Keala was born and raised in a small town in western Montana, where she spent her childhood exploring the Rocky Mountains. Without much to do in her rural community, she often found herself in the great outdoors: hiking, camping, fishing, backpacking, rafting, swimming, and skiing. Her passion for nature evolved to one of conservation during her first job as a Youth Conservation Corps crewmember at Lee Metcalf National Wildlife Refuge. From there, she decided to focus her life on the pursuit of natural resource conservation.
Keala began her journey in wildlife studies at the University of Idaho but quickly pivoted to fisheries after volunteering on a burbot (Lota lota) research project on the Kootenai River. She recalls the exact moment when the shift occurred:
“I remember floating down the river and thinking, ‘I could do this for a living?!’”
And so, Keala continued down the fishy path, earning her bachelor’s degree in fisheries resources. Along the way she joined the Doris Duke Conservation Scholars Program, an experimental conservation training program for undergrads interested in careers in conservation and the promotion of diversity, equity, and inclusion within the field of natural resources. Through the Doris Duke program, she learned the importance of representation in a field that was historically monocultural.
She gained further experience in the field of natural resources through seasonal positions — as a science tech for the Environmental Protection Agency, a hydrology tech and wildland firefighter for the U.S. Forest Service, a salmon tech for Idaho Fish and Game, andtech for Wyoming Game and Fish.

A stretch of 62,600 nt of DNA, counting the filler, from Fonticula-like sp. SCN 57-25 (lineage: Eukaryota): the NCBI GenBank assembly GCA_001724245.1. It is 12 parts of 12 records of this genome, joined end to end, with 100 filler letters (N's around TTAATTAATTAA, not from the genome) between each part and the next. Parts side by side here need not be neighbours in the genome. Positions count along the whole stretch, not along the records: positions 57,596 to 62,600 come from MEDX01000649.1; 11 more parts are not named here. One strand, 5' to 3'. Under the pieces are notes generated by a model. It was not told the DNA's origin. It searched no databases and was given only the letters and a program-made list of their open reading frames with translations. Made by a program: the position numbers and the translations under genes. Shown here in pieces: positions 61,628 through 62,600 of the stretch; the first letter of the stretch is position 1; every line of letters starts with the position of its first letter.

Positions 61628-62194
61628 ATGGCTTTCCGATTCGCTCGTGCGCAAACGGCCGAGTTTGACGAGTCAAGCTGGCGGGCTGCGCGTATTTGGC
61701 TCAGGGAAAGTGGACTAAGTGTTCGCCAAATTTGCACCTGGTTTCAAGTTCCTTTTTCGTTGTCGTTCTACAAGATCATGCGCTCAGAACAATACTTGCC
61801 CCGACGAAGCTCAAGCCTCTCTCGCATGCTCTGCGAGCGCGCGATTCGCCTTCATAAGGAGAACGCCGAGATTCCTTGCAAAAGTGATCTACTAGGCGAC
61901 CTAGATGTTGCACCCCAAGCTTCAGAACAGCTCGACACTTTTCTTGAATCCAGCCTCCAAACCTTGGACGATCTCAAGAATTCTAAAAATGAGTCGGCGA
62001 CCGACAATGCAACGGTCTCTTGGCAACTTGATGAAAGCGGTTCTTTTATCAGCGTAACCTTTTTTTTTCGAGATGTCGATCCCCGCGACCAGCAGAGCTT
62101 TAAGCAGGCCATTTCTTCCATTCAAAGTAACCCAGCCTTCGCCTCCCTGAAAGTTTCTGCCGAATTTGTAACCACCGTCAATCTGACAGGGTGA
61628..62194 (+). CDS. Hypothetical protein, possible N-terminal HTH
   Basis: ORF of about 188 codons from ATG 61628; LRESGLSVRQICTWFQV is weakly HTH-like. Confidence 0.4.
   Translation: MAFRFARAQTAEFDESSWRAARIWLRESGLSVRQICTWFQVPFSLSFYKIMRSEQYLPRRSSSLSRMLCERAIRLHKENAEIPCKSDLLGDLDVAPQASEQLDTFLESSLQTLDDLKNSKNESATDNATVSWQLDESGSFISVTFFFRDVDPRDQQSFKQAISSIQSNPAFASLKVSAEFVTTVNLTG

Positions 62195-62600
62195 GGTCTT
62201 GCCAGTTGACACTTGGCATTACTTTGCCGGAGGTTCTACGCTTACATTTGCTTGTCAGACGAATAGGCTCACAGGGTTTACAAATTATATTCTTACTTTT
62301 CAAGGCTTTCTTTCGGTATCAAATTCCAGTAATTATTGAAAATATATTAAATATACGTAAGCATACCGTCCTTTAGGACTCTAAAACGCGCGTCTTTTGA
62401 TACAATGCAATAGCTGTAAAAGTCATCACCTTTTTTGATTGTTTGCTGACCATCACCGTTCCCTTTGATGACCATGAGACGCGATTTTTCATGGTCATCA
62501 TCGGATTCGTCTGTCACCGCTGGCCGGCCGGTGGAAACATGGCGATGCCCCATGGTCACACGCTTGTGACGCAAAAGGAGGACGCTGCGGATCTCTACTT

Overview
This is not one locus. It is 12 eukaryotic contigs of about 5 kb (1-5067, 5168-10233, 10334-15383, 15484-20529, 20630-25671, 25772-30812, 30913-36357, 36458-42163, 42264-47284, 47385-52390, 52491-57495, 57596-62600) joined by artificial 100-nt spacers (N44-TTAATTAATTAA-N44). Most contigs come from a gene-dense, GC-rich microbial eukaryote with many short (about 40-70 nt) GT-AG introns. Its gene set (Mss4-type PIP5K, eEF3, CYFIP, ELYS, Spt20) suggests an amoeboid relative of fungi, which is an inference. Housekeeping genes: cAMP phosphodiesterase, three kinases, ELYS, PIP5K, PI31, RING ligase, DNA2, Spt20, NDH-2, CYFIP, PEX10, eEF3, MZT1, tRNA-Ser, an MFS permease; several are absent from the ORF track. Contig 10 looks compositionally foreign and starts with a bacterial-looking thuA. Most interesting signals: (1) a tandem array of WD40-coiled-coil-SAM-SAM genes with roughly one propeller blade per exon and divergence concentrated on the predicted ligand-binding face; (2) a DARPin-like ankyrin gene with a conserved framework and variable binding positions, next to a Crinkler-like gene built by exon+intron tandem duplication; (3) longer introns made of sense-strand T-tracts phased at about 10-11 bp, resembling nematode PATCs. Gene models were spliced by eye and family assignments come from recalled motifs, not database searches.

Keala continued her studies at Oregon State University where she pursued her master’s degree in fisheries science and joined the National Oceanic and Atmospheric Administration’s Living Marine Resources Cooperative Science Center while attending graduate school. This program focused on training graduate students from underrepresented communities in the sustainable harvest and conservation of our nation’s living marine resources. Her master’s thesis focused on Pacific lamprey (Entrosphenus tridentata) anatomical structures as records of their life histories.
After graduate school, Keala worked for Idaho Fish and Game as a lead on a bull trout (Salvelinus confluentus) distribution project within the Sawtooth Wilderness. In her last position, she worked as a research fishery biologist for Alaska Fish and Game where she studied sockeye salmon (Oncorhynchus nerka) within the Kenai, Kasilof, and Susitna River basins.
In her new role with the Service, Keala is working with partners to assist with salmonid recovery in Western Washington by providing technical assistance and monitoring. She is new to the Service and to Washington, but she looks forward to learning new things and exploring the area.
Keala and her breadth of experiences and perspectives are undoubtedly a great asset to her new team and the species and partners she works with. Welcome to the Service, Keala!
Learn more about the Western Washington Fish and Wildlife Conservation Office